SOMETHING about big band music seems to lend itself to longevity.

Many of the big name big bands are touring, in various incarnations, under their original names, and several of the top swing singers are still popular draws around the country.

Singer Rosemary Clooney never vanished. As a matter of fact, her singing career may be on the upswing again.

With hits like "Hey There," "Tenderly," and "This Ole House," Clooney became one of the memorable names from the days of big bands and "girl singers." Clooney opened at Charlie's Georgetown this week and will be singing there through Sunday.

When Clooney vamped her way through her signature song, "Come On-A My House," the song was banned from airplay in many areas, a fact she finds laughable. "We were banned all over the place--can you believe it? Apparently it was seen as a suggestive song."

Lyrics to the song, her first big hit, were written by the Pulitzer Prize-winning author William Saroyan, with a melody by Saroyan's cousin, Ross Bagdasarian. (Bagdasarian later changed his name to David Seville and created the Chipmunks novelty recording act).

Clooney's Columbia Records A&R (artist and repertoire) man, Mitch Miller, found the song in a collection of Saroyan's essays called "Dear Baby," written about the Saroyan's travels across New Mexico. Saroyan was initially skeptical about having Clooney sing his song, but the record sold 3 million copies and made Clooney a star.

Clooney, born in 1928 in Mayville, Ky., started singing when she was 3. "My grandfather was a Kentucky politician, a Democrat, and I used to sing for his campaigns--all of FDR's favorite songs."

When the family moved to Cincinnati, 13-year-old Clooney and her 10-year-old sister, Betsy, teamed up for amateur contests and landed a spot on radio station WLW's "Moon River" program, with Tony Pastor and his band. Clooney left in 1949 for a solo career, and after appearing on television with Arthur Godfrey and Jan Miller, Mitch Miller signed her up with Columbia. Clooney went on to record a string of pop hits on her own, and even had her own television show in the 1950s.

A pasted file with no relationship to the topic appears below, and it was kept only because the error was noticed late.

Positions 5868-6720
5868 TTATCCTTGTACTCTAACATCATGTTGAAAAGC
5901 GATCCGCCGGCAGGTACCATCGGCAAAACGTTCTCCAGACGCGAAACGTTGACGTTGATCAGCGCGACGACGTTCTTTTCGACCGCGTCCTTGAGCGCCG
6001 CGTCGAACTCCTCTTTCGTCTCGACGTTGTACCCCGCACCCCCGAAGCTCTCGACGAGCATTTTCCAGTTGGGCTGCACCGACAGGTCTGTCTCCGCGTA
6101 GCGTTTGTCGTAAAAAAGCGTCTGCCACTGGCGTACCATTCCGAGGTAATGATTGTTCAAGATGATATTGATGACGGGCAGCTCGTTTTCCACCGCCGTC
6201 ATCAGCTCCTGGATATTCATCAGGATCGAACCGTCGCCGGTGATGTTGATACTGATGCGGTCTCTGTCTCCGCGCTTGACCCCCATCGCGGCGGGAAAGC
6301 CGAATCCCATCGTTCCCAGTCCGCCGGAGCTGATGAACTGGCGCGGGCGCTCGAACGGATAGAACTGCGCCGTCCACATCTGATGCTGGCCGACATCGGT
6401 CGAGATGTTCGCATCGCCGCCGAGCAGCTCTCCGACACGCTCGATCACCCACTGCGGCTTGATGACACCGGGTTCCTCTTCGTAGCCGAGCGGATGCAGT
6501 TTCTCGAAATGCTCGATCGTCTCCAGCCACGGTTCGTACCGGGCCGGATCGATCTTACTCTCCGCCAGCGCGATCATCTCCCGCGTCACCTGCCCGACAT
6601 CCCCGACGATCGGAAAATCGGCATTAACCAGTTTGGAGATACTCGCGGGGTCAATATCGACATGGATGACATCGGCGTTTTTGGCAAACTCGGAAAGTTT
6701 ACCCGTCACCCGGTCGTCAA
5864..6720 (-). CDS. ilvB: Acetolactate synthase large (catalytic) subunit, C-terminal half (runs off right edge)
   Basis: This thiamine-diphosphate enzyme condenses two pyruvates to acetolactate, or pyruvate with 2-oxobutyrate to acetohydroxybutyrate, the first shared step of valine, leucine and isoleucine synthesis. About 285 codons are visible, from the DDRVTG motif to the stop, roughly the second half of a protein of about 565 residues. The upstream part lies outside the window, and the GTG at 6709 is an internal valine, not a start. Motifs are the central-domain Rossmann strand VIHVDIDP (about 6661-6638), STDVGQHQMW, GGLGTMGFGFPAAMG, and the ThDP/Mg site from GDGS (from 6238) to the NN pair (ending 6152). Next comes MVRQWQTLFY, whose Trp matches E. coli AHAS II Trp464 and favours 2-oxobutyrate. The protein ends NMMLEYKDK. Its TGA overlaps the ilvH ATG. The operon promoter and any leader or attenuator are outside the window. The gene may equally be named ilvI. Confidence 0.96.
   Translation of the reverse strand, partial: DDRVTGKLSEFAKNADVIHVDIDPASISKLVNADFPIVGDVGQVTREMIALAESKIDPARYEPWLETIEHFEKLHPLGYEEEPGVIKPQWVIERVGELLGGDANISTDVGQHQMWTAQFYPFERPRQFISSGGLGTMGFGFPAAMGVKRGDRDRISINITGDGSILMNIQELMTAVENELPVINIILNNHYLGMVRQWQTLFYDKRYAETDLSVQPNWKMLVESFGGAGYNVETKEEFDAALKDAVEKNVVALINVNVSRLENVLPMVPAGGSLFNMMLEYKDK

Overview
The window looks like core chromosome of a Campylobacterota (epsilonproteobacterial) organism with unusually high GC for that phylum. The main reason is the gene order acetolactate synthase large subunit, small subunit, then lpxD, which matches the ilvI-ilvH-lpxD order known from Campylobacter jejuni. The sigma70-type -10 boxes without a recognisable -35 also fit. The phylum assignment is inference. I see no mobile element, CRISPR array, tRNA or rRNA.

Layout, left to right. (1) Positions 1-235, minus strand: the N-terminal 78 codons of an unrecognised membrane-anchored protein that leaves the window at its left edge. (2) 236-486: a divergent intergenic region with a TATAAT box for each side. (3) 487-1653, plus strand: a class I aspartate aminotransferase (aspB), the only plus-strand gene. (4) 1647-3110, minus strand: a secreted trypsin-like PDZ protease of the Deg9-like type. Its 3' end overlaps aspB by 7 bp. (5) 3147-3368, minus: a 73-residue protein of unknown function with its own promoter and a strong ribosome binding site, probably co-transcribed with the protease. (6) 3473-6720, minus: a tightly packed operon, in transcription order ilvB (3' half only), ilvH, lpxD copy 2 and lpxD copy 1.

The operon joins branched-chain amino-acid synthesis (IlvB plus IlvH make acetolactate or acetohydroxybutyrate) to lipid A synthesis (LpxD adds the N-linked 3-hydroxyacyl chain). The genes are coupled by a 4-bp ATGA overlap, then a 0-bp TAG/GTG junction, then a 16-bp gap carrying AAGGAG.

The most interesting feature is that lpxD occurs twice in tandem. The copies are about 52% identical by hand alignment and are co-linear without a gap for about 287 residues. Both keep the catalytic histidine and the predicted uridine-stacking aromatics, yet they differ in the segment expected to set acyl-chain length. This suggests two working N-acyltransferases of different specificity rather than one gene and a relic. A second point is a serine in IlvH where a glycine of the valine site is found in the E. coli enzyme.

Clooney now lives in Beverly Hills, but she says she's not there much of the time. "There was kind of a turnaround in my career," she says of a recent book and television movie about her life. Clooney herself chose Sondra Locke to play Clooney in the movie, and says the media exposure seems to have rekindled interest in her singing.

Clooney stays on the road much of the year with her "Four Girls Four" revue, which features three other veteran singers: Kay Starr, Helen O'Connell and Rose Marie. "That show is like an annuity," Clooney laughs. "We can pick it up or put it down whenever we want."

Clooney says she is excited about a concert on June 28--her debut at Carnegie Hall, where she'll be working with Count Basie; she's also been working quite a bit with Tony Bennett and Harry James.

Clooney is currently recording for the Concord jazz label, interpreting the works of classic American pop songwriters like Arlen, Gershwin and Porter.